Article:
But in the coming years, the company's machine learning technology could change how consumers decide what to eat -- and, in a potentially ominous development for their waistlines, make them eat more. So far, the technological advances can be experienced mostly at the chain's thousands of drive-throughs, where for years menu boards have displayed a familiar array of McDonald's favorites: Big Macs, Quarter Pounders, Chicken McNuggets. Now, the chain has digital boards programmed to market that food more strategically, taking into account such factors as the time of day, the weather, the popularity of certain menu items and the length of the wait. On a hot afternoon, for example, the board might promote soda rather than coffee. At the conclusion of every transaction, screens now display a list of recommendations, nudging customers to order more.
There is no bigger industry on our planet than food and agriculture, with a consistent, loyal customer base of 7 billion. In fact, the World Bank estimates that food and agriculture comprise about 10% of the global GDP, meaning that, food and agriculture would be valued at about $8 trillion globally based on the projected global GDP of $88 trillion for 2019. On the food front, a record $1.71 trillion was spent on food and beverages in 2018 at grocery stores and other retailers and away-from-home meals and snacks in the United States alone. During the same year, 9.7% of Americans' disposable personal income was spent on food -- 5% at home and 4.7% away from home -- a percentage that has remained steady amidst economic changes over the past 20 years. However, despite a stalwart customer base, the food industry is facing unprecedented challenges in production, demand and regulations stemming from consumer trends.
As the evolution of the McDonald's drive-through shows, the internet shopping experience, with its recommendation algorithms and personalization, is increasingly shaping the world of brick-and-mortar retail, as restaurants, clothing stores, supermarkets and other businesses use new technology to collect consumer data and then deploy that information to encourage more spending. At some stores, Bluetooth devices now track shoppers' movements, allowing companies to send texts and emails recommending products that customers lingered over but did not buy. And a number of retailers are experimenting with facial-recognition tools and other technologies -- sometimes known as "offline cookies" -- that allow businesses to gather information about customers even when they are away from their computers. In the restaurant world, the increasingly popular food-delivery apps have produced a slew of customer data. But much of that information is controlled by third-party technology companies rather than by the restaurants themselves, underlining the importance of tech expertise as the industry grows more competitive.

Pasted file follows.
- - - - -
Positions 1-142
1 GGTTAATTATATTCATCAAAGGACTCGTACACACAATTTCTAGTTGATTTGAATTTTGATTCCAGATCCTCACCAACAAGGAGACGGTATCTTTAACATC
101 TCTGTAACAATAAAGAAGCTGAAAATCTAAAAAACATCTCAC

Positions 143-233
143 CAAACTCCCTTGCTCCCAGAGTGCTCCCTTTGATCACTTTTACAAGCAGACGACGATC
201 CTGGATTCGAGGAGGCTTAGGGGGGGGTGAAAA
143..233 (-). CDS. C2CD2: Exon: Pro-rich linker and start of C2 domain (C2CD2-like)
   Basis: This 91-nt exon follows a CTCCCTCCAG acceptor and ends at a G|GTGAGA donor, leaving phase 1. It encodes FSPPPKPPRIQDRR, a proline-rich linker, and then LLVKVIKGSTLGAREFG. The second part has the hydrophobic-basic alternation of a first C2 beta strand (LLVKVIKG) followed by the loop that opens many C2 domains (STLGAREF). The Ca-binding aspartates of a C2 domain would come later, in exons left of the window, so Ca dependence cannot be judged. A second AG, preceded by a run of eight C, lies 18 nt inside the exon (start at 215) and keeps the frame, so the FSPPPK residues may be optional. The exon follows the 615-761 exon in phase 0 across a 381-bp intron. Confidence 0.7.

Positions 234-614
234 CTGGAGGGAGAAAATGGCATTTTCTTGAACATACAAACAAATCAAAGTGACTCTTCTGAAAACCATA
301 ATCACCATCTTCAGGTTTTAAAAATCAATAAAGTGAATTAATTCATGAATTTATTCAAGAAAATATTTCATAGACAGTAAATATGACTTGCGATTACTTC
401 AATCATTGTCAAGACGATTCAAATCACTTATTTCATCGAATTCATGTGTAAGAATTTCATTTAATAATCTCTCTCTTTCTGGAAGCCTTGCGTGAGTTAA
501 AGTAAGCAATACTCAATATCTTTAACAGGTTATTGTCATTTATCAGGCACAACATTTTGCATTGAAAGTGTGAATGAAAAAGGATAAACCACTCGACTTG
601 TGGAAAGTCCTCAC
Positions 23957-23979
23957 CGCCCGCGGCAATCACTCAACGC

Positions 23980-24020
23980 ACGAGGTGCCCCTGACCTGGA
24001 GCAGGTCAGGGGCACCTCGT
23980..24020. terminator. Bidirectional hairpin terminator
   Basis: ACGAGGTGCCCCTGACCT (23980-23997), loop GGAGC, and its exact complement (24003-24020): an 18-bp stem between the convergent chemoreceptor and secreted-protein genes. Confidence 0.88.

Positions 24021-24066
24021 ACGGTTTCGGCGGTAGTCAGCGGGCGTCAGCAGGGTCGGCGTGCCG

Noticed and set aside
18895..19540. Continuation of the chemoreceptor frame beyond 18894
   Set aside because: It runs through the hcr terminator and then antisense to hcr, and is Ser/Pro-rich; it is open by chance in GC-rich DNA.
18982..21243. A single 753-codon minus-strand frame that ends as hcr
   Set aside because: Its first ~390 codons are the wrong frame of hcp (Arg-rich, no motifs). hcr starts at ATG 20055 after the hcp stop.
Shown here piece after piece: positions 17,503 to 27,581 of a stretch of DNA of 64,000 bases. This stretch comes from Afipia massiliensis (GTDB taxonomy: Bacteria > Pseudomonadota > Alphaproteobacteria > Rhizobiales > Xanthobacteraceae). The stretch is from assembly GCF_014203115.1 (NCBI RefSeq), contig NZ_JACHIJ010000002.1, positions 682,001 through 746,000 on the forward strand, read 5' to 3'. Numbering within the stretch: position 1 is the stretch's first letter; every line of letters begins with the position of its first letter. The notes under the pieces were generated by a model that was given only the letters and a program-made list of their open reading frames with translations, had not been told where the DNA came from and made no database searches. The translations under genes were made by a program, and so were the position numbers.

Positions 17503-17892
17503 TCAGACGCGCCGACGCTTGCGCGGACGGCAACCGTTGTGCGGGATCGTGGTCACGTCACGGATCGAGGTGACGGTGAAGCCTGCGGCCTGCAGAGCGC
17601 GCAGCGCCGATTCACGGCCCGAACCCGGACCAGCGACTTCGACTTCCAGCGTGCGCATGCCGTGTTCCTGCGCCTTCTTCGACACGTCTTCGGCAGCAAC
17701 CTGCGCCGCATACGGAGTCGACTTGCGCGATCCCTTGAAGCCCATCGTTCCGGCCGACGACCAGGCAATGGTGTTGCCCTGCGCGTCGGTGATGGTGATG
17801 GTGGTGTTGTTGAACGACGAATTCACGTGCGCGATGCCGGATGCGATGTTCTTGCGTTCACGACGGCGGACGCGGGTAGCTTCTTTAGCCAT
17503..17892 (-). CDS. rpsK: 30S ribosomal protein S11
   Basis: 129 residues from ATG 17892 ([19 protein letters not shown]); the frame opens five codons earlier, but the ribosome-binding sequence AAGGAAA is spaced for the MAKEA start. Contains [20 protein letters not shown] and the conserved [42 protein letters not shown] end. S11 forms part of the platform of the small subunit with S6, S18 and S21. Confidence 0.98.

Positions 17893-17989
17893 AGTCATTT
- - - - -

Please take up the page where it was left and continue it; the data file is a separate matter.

Technology is becoming an increasingly important investment for the fast food chain, especially since it can help improve drive-thru times and labor costs, two areas the company has been working to improve. McDonald's previously said it was testing voice-activated drive-thrus and must have liked the results to pursue an acquisition. It is also testing automated deep-fryers that cut down on labor in the kitchen. With this latest acquisition, McDonald's is securing its place as a tech leader within the fast food space. It previously bought Dynamic Yield for $300 million earlier this year and has since deployed the company's decision technology at the drive-thru at 8,000 restaurants in the U.S. and plans to reach just about all drive-thrus in the U.S. and Australia by the end of the year.
McDonald's (MCD) is one of the oldest and most popular fast food restaurant chains in the world and as with any other establishments that have been around as long, the company is constantly seeking ways to improve its service and the experience it gives customers. The 79-year-old restaurant has now announced the acquisition of Apprente, in a bid to improve its service using automated voice commands. Founded in 2017, Apprente is a Silicon Valley startup which focuses on the use of artificial intelligence to analyze and improve orders placed via a drive-through. Proper use of this technology could significantly improve McDonald's service by reducing service time considerably. If all goes according to plan, McDonald's hopes to also apply Apprente's technology to orders placed using the company's mobile app as well as its order kiosks.